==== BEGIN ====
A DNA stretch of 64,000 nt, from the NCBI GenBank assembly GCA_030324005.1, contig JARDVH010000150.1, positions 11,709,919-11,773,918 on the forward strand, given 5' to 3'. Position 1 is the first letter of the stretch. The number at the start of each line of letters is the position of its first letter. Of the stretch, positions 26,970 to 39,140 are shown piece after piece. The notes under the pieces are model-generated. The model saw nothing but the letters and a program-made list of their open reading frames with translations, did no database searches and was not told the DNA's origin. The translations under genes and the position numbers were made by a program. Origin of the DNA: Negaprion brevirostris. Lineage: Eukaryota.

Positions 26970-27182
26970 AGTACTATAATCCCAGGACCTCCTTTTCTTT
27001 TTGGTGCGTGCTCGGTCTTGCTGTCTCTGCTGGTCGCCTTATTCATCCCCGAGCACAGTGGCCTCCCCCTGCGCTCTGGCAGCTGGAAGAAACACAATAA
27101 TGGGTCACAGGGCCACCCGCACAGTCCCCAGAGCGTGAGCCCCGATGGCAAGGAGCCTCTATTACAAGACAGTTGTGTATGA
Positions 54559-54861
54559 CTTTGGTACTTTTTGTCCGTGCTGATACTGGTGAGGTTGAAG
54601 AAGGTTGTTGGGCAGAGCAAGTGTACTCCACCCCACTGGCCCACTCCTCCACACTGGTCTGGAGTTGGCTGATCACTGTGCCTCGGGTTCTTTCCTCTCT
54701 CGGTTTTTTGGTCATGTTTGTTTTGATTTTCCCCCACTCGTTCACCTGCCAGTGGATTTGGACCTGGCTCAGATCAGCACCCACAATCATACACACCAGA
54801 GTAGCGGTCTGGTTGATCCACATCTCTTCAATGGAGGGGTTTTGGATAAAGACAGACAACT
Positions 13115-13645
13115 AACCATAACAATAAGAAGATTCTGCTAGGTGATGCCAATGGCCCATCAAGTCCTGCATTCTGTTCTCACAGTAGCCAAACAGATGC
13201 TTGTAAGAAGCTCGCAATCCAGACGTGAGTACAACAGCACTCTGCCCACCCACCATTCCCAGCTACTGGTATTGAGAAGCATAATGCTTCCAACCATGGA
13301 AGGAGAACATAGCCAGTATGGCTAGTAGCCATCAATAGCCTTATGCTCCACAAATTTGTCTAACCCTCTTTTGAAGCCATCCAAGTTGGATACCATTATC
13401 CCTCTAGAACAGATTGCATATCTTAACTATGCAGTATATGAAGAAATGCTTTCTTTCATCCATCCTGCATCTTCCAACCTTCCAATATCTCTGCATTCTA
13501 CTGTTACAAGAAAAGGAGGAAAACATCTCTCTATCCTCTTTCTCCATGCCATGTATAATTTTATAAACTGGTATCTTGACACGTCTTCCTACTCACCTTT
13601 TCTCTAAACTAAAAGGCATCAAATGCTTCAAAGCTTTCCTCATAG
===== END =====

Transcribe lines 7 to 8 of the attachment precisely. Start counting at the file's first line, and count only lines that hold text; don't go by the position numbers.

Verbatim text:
54559 CTTTGGTACTTTTTGTCCGTGCTGATACTGGTGAGGTTGAAG
54601 AAGGTTGTTGGGCAGAGCAAGTGTACTCCACCCCACTGGCCCACTCCTCCACACTGGTCTGGAGTTGGCTGATCACTGTGCCTCGGGTTCTTTCCTCTCT